Exosomes, microvesicles, retrovirus-like particles and apoptotic bodies are extracellular vesicles that all cells secrete into extracellular space. Exosomes are particularly interesting to study in relation to diseases such as cancer and neurodegenerative, cardiovascular, metabolic and other complex diseases because they contribute to long-range intercellular communication and hold biomarker potential. Mora et al. (2015)1 propose that exosomes could be a valuable fraction to biobank.
One of the challenges in biobanking exosomes is the inconsistent nomenclature that currently exists around them in the literature. For example, the International Society of Extracellular Vesicles promotes referring to exosomes as extracellular vesicles rather than the specific subgroup, exosomes. They are supported in their nomenclature by the International Society of Thrombosis and Hemostasis. They base this on three recent findings: extracellular vesicles indistinguishable from exosomes were released directly from the plasma membrane of cells, diameters of exosomes were reported up to 250 nm, and proteins such as tetraspanins were shown not to be unique for exosomes. However, exosomes are most commonly classified in the literature by size restrictions of 30–100 nm, the authors note, despite the fact that they are considered to be outside of this range.
Mora et al. propose that exosome membrane composition could be profiled using mass spectrometry for use in functional biomarker discovery. At the same time, they note that there may be limitations imposed by freeze-thaw cycles on surface markers and therefore recommend that fresh fractions may be more reliable. Exosomes make for good biomarker candidates as signaling molecules, as previous studies have shown that exosomes transport oncogenes and onco-miRNAs to other cells.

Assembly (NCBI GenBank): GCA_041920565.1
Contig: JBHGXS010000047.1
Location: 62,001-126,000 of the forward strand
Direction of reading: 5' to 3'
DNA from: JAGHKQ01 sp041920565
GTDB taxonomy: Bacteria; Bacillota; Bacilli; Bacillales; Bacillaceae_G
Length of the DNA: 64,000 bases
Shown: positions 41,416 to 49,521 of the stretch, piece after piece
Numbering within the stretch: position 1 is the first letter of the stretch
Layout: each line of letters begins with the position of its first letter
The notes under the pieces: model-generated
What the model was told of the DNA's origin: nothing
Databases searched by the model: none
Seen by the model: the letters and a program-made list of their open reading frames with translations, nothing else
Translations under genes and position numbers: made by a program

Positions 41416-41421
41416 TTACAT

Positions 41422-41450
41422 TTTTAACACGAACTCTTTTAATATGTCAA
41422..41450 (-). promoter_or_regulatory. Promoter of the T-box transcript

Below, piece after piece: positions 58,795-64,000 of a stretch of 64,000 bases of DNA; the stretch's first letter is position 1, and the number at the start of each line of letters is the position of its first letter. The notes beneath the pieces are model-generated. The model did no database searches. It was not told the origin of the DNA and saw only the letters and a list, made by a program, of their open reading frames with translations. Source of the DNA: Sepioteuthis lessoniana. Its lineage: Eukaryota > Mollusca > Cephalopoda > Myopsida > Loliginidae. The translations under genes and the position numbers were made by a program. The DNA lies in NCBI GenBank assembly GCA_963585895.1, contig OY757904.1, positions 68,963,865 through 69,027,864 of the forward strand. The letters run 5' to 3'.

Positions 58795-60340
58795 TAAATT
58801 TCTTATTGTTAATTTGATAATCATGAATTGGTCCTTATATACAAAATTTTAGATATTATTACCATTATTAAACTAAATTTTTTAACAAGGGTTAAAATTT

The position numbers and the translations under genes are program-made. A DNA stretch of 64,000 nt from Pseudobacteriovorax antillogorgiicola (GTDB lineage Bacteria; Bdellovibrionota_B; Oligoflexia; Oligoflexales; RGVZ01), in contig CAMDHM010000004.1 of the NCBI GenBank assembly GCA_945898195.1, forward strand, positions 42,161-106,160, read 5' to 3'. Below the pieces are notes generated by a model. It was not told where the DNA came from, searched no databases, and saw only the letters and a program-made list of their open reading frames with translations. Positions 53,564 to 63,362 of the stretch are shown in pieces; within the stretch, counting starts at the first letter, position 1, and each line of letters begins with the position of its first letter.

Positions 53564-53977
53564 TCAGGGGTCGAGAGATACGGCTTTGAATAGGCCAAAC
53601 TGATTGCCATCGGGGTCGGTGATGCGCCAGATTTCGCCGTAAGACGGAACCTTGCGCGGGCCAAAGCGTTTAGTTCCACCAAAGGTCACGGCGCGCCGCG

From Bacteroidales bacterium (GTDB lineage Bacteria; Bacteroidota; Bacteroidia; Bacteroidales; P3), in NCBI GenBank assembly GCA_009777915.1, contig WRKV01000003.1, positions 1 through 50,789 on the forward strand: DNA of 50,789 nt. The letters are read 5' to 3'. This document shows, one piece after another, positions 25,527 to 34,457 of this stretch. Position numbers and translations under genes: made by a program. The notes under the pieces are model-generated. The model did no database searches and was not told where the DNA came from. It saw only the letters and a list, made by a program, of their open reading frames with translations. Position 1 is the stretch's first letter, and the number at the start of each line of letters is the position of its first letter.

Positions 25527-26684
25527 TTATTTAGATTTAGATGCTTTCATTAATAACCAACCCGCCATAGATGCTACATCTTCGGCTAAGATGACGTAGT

Furthermore, the authors note potential uses for biobanked exosomes as therapeutic vehicles, for their ability to cross the blood-brain barrier and selectively reach target organs and cells. The main advantage of pursuing exosomes over other drug delivery methods is that exosomes are immunologically inert. The authors note, with concern, the fact that exosomes are being used in clinical trials prior to achieving a consensus definition.
Before biobanking exosomes, Mora et al. acknowledge the need for further studies comparing yields, purity and integrity according to the isolation procedure, because downstream analysis of exosome cargo can be impacted by isolation. Similarly, there is no specific information regarding the effect of anticoagulants in exosome collection and storage, nor have researchers evaluated optimal time, temperature, storage period, freezing-thaw cycles, thawing conditions or other storage variables for exosomes. Nonetheless, they infer that biobanks should assume an active role in establishing exosome biobanking because of their potential clinical applications.
1. Mora E.M., Álvarez-Cubela, S., and Oltra, E. (2015) “Biobanking of exosomes in the era of precision medicine: Are we there yet?” International Journal of Molecular Sciences, 17(1), doi: 10.3390/ijms17010013.